Monday, 31 October 2016

Amazing X-Men Vol. 1: The Quest for Nightcrawler (Marvel NOW!) Review

Okay, fine- you've seen the coolest
image in the book already. HAPPY?!
Writer: Jason Aaron

Artist: Ed McGuinness

Collects: Amazing X-Men #1-6

Background Information:

There was a time when the X-Men fought baddies. Then a few different things happened. Magneto became a good guy, the X-Men split into the Uncanny X-Men and Wolverine's X-Men, and Cyclops found himself convinced that all humans were evil and that mutants had to be protected from them. Now the X-Men fight each other. For better or for worse, Marvel NOW! X-Men have been fighting each other. That's earned it some criticism

Oh, they've also brought the original X-Men into our time from the past.

That couldn't possibly go wrong, right?

You thought I was joking about the "literal hell" part, didn't you...
Review:

In many ways, Amazing X-Men feels like a return to form for those who have come to loathe the Amazing X-Men an exception rather than a rule.
current run of X-books; it features a classic team of mutants, has plenty of humour and, most importantly, is about X-Men fighting someone other than themselves. It's a pity then that Marvel have seemingly no interest in continuing this series into the current X-Men run, and that disinterest shows, making

The Quest For Nightcrawler finds the X-Men in literal hell- That's something only Jason Aaron could make light and fun. They've followed the Bamfs (not an acronym) through an unknown portal with new member Firestar and have been confronted with Azazel- the evil pirate demon-dad of Nightcrawler.

In case you're wondering, yes. This collection was written with no other purpose than to bring Nightcrawler back into the universe, and honestly, it's done fairly well. The fight between Nightcrawler's X-Men (yes; in this collection, that's what they are) and the demon pirates in as fun and bombastic as many remember comics always being. Nightcrawler's action scenes- particularly his fights with Azazel- are particularly epic; seeing him "bamf" around cutting down enemies is exciting and his dialogue feels fresh and witty.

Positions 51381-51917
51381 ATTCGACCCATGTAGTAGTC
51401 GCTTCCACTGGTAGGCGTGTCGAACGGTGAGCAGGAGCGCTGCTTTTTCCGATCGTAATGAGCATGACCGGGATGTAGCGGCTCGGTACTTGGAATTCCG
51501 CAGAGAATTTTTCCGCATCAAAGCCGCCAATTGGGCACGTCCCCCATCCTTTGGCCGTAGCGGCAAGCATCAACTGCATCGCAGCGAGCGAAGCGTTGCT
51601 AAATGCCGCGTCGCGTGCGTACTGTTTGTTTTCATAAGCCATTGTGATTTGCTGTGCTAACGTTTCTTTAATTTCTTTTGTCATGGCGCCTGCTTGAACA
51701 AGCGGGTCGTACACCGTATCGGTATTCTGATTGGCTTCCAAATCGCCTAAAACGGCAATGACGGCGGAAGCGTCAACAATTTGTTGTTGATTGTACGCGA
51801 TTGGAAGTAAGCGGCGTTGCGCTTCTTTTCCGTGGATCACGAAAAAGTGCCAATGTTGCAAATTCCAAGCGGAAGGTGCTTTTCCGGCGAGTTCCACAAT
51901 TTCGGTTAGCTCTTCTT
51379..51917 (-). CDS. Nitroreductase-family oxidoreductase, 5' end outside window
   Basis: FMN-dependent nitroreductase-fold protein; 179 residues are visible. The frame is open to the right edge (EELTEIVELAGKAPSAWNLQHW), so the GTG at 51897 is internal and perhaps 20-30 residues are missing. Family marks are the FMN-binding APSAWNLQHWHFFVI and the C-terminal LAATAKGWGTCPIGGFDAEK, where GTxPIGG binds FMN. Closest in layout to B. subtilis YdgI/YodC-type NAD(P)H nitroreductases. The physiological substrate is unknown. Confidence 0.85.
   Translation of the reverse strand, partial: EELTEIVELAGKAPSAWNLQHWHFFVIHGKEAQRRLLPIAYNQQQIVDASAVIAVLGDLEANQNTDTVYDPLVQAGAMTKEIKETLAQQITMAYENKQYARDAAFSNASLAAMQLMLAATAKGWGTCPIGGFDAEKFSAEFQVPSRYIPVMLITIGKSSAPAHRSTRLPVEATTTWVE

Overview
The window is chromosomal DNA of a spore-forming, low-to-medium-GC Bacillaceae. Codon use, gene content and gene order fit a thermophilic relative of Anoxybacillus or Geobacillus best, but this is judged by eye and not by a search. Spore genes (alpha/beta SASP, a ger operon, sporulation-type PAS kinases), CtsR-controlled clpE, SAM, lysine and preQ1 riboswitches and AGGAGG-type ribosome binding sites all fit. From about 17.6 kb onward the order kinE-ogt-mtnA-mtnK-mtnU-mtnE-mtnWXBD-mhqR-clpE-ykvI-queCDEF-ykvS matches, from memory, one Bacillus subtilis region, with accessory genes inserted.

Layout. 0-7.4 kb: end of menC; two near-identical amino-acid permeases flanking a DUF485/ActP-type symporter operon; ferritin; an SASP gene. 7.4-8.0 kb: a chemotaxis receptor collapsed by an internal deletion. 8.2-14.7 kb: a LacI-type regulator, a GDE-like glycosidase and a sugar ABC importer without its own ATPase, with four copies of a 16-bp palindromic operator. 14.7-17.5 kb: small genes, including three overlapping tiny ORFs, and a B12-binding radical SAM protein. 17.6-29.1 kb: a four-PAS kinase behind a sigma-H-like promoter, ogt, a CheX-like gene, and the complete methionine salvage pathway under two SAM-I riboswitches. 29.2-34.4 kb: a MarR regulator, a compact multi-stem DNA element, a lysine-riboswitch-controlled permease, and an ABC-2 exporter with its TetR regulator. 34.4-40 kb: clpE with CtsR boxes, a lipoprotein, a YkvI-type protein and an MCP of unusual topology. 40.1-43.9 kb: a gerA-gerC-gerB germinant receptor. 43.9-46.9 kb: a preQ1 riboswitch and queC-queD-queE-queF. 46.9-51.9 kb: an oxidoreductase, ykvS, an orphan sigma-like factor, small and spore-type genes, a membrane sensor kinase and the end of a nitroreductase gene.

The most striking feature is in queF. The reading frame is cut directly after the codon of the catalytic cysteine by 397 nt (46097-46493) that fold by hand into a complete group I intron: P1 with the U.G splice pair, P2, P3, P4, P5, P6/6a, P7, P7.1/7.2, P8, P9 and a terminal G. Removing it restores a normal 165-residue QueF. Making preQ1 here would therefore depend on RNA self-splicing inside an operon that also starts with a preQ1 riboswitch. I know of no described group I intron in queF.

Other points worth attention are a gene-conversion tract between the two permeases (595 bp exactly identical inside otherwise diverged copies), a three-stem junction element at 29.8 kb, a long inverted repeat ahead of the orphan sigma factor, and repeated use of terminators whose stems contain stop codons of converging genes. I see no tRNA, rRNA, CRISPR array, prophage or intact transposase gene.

The other characters, unfortunately, don't feel as fleshed out. Firestar (who I know I'm going to mess up and call Starfire at some point) seem's to be relegated to "straight man" to juxtapose Iceman's not-quite-as-funny-as-Aaron-wants them to be, and be shocked at the so-called craziness of everything. Northstar hates everyone and reminds us about why we haven't seen this character since his wedding a few years ago. Beast is FAR better handled in Bendis' X-books as Aaron dilutes his character to being a coffee addict. I could go on, but it bums me out that Marvel are giving us X-books that basically say "you can have well-developed characters or you can have storylines where things actually happen." No, Marvel; we want both!

Guys... don't mean to be a downer, but
Wolverine's in this book, too.
Thankfully, plenty does actually happen in The Quest for Nightcrawler, and for a moment, you're tempted to ignore the fact that none of the characters actually need to be there. This is a story that could just as easily be told with the Avengers or even the Fantastic Four! It's a book full of cool happenings, but nothing more substantial. Is it fun? Sure; and those lamenting the seriousness of contemporary comics will likely love it, but don't kid yourself: this is pretty shallow escapism.

The art here is vibrant and colourful and it makes you think of the 90s X-Men cartoons. I can't stress here just how much this book seems written for those who miss the old X-Men and every visual drives it home. It helps to drive home the fact that this is the "fun" book.

And ultimately, I'm glad it exists. I'm not always a fan of the "light and funny" mandate that seems to get god-status every time a piece of superhero media exists, but Amazing X-Men proves that there are still SO many ways to take the franchise. It's not the deepest mutant book- not by a long shot- but it's a fun, nostalgic read to be sure. It gets a three out of five Bamfs (again, not an acronym).

***

+ Nightcrawler is well done.
+ Vibrant and colourful art.
+ Fun tone with lots happening.
- Character progression nearly non-existant
- None of these characters feel important to the story.